As you can see I have quite a few burnt out lights in my house. After buying a lot of cheap bulbs and having to replace them often, I decided it was time to change things. I vowed to never buy cheap-o bulbs again, and instead, replace all of the lights in my house with energy efficient bulbs. But, with a limited budget, I can only buy so many at a time, and I'm replacing them in order of most used to least used. The master bathroom is the biggest culprit, with ten bulbs above the mirror. While we can get by with the one bulb that's in there now, it does make it a little harder to do my makeup and shape my eyebrows in the dim lighting.
If you're not sure which bulbs you need, GE has a great tool to help you find the right energy-efficient bulbs for you. The lights on the left are a cheap replacement for my bathroom vanity, and the lights on the right are the ones I have been buying slowly. The price different is pretty big, but the savings turns out to be much better if you go with the energy smart bulbs. I did a little math (scary, I know) to show the difference. This is just for my master bathroom, based on the two choices of lights above. The regular bulbs have a one year life span, thus needing to be replaced eight times before having to buy more energy smart bulbs.
If that seems a little confusing, GE also has bulb comparisons and a savings calculator on the GE website. And keep an eye out in your April 14th newspaper for a GE coupon that will help save you even more. This video helps show how much you can save just by making a few small changes in your lighting.
Along with making smarter lighting choices, I also employed a few other techniques to help lower my energy bill. Not only does it save me money, but it also lessens the impact that my family makes on the environment. And the electric company actually recognizes our efforts and rewards us with small credits every now and then, saving us even more money. Over the past couple of years our average bill this time of year went from $125 down to it's lowest this year of $71.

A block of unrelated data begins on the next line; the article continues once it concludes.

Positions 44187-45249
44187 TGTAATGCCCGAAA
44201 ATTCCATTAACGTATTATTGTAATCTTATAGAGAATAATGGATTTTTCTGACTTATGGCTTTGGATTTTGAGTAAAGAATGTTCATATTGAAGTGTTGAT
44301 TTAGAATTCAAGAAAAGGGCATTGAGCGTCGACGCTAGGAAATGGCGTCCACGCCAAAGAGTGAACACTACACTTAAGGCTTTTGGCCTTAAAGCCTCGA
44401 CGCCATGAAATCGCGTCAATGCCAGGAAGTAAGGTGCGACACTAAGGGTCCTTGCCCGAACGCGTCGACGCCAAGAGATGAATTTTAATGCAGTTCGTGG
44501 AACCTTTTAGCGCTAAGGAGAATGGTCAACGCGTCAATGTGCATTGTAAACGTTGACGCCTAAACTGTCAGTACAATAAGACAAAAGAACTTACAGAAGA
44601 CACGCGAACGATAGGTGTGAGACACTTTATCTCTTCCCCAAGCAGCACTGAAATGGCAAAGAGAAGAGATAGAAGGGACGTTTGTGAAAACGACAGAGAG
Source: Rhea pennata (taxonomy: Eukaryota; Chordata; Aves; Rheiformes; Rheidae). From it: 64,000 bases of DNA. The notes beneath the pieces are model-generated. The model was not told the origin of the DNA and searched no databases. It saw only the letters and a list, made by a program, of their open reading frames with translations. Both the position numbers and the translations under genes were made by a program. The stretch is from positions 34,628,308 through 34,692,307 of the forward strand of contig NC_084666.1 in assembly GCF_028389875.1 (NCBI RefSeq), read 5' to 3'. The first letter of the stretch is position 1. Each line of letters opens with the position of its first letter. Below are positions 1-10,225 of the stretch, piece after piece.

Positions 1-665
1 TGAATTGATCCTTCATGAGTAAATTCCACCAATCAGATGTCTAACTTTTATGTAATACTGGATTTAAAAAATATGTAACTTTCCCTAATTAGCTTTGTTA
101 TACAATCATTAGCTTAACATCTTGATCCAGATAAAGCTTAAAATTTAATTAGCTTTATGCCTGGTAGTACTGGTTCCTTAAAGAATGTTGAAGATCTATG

Programmable accessories for lights and timers on outlets help me conserve energy on things like the porch light, and the lights for our reptile cages. A few cheap power strips placed strategically around the house make it much easier to unplug things when we're not using them. I like to think I'm saving as much on our electric bill as possible without making us sit in the dark for hours. While I'm passionate about greener living, I'm not over the top crazy - yet.
Here are some more tips to help you save money and "green your life."
Use it up, wear it out, make it do, or do without. Yes I realize this kind of makes me sound like a hoarder, but I promise I'm not. Most people throw things away that still have years of use left in them.
For example, holes in clothing, lost buttons and missing embellishments are usually easily fixed for a mere fraction of the cost of buying a new item. A lot of waste happens in the clothing industry, so it's best to buy well-made classic pieces and repair as needed. Outgrown clothes can be handed down, or with a little craftiness you can re-purpose them into new items.
Rethink your packaging. Do you need to buy that three-pound bag of onions for $3.00 just because it's easier to grab? Or will a few loose onions to the job? When I shop I think about how much trash is going to come from my haul. I tend to un-packaged items and things from the bulk bins rather than paying extra for convenient packaging. If I have to choose between a glass or plastic container, I always choose glass. Not only is it easier to recycle, but I can reuse it many times before that.
Be sustainable. Choose reusable as much as possible, and when you can't choose reusable, choose recyclable. Plastic baggies are certainly convenient, but most people just toss them when they're done, as they're not easily recyclable. Paper and aluminum are cost-efficient and recyclable, but glass is 100% reusable, and at less than $1.00 a jar, you can get all kinds of different sized containers to meet any storage need you might have.
Baby steps. Starting small is the best way to make any major changes in your life. Bring your own bags to the grocery store, try to use up all of your leftovers before grocery shopping, and walk or ride a bike instead of driving if you can. These are all simple ways you can start saving the Earth, and your wallet too.
For more tips, check out my Google+ story.
Disclaimer: I am a member of the Collective Bias® Social Fabric® Community. This shop has been compensated as part of a social shopper insights study for Collective Bias® and GE Lighting #cbias #SocialFabric